Olympus Corporation is a Japanese manufacturer best known for its single lens reflex (SLR) cameras although the company is a dominant player in the market for gastro-intestinal endoscopes. Founded in 1919, the company hit the headlines in 2011 when it fired its newly appointed British president, precipitating a scandal that wiped 75 per cent off its stock market valuation. The company subsequently admitted that some board members had engaged in one of the biggest and most durable loss-concealing scams in the history of corporate Japan. In June 2012, Olympus said it would cut 2,700 jobs, or seven per cent of its global work force and would scrap about 40 per cent of its manufacturing plants around the world because of the investment losses.
Olympus to be prosecuted by UK fraud agency for falsifying Gyrus accounting
Reuters in Tokyo
Olympus Corp said on Wednesday that Britain’s fraud regulatory agency will prosecute the Japanese endoscope and camera maker and its UK unit Gyrus for deceptive financial accounting, following a two-year investigation.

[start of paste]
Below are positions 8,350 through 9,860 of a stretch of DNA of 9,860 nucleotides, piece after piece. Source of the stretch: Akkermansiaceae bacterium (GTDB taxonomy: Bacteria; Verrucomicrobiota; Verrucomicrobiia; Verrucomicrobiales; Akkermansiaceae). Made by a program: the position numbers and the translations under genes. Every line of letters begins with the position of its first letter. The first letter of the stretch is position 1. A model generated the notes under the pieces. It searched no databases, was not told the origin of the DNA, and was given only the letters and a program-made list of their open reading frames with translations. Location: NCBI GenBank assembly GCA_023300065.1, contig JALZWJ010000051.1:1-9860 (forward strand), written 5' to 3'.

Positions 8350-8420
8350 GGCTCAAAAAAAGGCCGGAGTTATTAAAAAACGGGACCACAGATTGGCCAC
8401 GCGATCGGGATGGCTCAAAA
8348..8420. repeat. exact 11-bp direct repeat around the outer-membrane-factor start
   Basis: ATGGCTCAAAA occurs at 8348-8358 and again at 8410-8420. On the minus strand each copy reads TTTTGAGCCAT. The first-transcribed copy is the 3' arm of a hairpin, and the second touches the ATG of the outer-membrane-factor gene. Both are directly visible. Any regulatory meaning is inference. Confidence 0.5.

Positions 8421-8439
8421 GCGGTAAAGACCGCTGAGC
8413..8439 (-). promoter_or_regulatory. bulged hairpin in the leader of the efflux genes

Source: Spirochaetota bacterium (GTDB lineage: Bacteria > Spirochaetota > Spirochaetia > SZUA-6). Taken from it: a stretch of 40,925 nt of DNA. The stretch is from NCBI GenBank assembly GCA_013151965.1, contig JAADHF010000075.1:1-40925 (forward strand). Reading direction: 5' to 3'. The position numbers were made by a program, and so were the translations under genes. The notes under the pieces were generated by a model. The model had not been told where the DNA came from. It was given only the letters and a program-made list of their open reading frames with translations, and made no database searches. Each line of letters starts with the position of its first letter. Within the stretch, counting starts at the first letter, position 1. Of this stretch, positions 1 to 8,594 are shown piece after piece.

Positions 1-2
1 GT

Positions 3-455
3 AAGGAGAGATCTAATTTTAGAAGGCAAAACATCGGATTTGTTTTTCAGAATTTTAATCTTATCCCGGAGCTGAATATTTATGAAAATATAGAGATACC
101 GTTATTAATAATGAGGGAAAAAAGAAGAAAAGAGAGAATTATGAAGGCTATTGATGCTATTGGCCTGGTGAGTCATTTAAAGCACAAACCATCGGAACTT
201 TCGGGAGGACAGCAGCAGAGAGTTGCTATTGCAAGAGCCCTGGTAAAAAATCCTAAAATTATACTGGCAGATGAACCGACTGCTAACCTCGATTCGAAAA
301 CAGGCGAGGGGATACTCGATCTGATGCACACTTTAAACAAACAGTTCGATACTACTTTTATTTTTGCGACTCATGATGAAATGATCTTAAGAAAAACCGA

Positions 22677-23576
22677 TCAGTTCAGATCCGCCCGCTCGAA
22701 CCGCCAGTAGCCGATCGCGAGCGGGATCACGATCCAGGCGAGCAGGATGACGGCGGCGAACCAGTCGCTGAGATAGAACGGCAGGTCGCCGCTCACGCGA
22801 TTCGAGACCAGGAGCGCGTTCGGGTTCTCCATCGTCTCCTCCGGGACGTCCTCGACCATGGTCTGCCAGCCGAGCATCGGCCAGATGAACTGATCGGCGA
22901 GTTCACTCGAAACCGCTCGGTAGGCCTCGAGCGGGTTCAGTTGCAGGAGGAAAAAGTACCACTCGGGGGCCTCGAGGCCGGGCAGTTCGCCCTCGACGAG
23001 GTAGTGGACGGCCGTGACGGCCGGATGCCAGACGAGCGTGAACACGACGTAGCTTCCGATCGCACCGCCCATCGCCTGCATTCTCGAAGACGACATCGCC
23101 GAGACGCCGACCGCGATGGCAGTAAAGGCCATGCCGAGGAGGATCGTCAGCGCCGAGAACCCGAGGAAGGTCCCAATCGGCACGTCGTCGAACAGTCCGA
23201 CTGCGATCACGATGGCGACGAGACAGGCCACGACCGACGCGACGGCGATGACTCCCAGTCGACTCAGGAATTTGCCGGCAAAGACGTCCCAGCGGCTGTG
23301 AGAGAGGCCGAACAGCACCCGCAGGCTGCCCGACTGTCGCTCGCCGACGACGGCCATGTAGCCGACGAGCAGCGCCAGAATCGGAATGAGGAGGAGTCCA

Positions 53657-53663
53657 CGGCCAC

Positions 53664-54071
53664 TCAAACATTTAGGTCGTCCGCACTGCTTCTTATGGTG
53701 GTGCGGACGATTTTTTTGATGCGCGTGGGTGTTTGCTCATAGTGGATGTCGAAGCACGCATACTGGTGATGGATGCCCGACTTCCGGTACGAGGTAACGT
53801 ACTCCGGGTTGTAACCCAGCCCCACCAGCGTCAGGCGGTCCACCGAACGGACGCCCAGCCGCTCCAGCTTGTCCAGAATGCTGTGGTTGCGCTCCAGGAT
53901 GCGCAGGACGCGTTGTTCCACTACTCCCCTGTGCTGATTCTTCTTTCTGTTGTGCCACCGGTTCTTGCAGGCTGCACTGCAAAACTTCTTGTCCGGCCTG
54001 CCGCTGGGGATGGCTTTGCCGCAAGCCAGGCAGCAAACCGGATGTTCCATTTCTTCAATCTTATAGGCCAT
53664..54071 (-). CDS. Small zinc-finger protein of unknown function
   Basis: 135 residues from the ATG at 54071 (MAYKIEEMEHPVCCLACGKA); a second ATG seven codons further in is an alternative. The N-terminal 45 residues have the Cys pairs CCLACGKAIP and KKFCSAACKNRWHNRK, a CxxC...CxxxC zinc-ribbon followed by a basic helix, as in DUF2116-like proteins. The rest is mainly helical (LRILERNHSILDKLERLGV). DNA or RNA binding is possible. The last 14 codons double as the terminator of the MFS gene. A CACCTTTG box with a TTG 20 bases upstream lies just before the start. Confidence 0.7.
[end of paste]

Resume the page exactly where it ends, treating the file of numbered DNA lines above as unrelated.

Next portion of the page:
Olympus said the UK’s Serious Fraud Office had charged it with breaching Section 501 of the UK Companies Act by providing “misleading, false or deceptive” material in its financial accounts for Gyrus Group in fiscal 2009 and 2010.
The firm’s acquisition of Gyrus was one of the deals called into question by a US$1.7 billion accounting fraud scandal uncovered in 2011 by its British chief executive turned whistleblower, Michael Woodford, who revealed the company had hidden details of investment details for decades.
Three former executives were found guilty and handed suspended sentences by Japanese courts in July.